Cubs in Motion is the camp New Life runs for 3-5 year-olds every year. This year, 80 preschoolers came through the church every day to be herded through a morning of singing, crafts, snack, Bible stories, games, and playground time. Two-thirds of these kids’ families don’t regularly attend New Life. It is an amazing opportunity to both serve the kids and families of our own church and to reach out to the greater community.

I could tell you many funny or touching stories from this week, but here is one.  Try to imagine fifteen 3-5 year-olds sitting quietly in a line. They’re all watching intently as Amy Gill helps them act out the day’s story. Today’s theme is “God’s love saves us.” She gives each of them a brown paper heart. They scribble on these hearts with their crayons. Then, one by one, they come up and place their dirty hearts at the foot of the cross. As Amy hands them a pristine, white heart, she tells each child, “Jesus takes your sin, he died on the cross for it and he gives you this new clean heart. So now when God looks at you, he doesn’t see your sin, He sees Jesus’ clean heart.” I know that these kids won’t fully understand the depth of that message until later in life, but their simple acceptance of it gave me goosebumps. It was a powerful reminder to me of the incredible transformation Christ’s love creates in our hearts and what it means to receive the kingdom of God like a little child.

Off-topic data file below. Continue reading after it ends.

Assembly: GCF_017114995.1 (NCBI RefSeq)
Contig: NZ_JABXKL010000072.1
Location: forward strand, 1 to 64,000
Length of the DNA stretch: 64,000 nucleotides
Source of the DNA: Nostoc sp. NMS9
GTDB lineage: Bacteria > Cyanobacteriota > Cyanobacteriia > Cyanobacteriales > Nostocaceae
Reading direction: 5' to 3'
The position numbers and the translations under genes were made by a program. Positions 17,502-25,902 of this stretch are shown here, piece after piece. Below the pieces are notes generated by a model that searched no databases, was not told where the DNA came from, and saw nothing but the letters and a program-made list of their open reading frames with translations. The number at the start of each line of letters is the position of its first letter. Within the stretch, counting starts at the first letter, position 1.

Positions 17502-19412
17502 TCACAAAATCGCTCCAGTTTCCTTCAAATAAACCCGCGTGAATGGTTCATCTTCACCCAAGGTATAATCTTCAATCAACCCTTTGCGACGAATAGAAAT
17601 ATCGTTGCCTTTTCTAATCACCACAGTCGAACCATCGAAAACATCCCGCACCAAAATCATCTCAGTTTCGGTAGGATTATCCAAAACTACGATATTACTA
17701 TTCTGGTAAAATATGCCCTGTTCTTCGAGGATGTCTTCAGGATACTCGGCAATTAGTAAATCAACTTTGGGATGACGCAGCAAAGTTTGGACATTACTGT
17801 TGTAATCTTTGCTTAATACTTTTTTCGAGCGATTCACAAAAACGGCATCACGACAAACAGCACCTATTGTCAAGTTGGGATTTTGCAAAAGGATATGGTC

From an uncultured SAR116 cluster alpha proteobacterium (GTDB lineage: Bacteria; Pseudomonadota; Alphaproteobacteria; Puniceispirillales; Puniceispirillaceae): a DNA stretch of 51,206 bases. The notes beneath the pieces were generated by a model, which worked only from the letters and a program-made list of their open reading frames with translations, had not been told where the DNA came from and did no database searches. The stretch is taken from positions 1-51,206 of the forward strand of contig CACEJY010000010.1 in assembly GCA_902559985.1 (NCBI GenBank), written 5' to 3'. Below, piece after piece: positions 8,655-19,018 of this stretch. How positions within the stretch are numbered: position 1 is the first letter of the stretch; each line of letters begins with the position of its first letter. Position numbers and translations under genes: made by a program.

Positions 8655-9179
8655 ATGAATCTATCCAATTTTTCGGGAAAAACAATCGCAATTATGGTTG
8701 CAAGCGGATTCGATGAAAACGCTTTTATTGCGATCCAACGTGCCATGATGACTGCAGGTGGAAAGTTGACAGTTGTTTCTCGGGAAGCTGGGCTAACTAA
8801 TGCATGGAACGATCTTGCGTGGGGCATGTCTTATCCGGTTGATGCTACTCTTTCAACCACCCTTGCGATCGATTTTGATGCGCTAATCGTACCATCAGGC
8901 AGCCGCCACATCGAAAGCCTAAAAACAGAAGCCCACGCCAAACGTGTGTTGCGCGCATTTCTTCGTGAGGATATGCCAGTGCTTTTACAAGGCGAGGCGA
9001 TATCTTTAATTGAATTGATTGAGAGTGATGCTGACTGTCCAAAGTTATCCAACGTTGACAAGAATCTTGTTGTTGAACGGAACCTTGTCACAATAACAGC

Cubs in Motion is a great opportunity for us to reach out to the community. More importantly, it provides an opportunity to live out the vow that we as a congregation take at the baptism of our covenant children: the promise to “undertake the responsibility of assisting the parents in the Christian nurture of this child.” Every church member participates in this responsibility whether we feel a calling to children’s ministry or not.  I am so thankful for the many who make my kids and other kids a priority. I encourage you to start considering now how you can help with Kids and Cubs in Motion next summer for a week or a few days, whether working with the kids directly or not.  There are many ways to serve.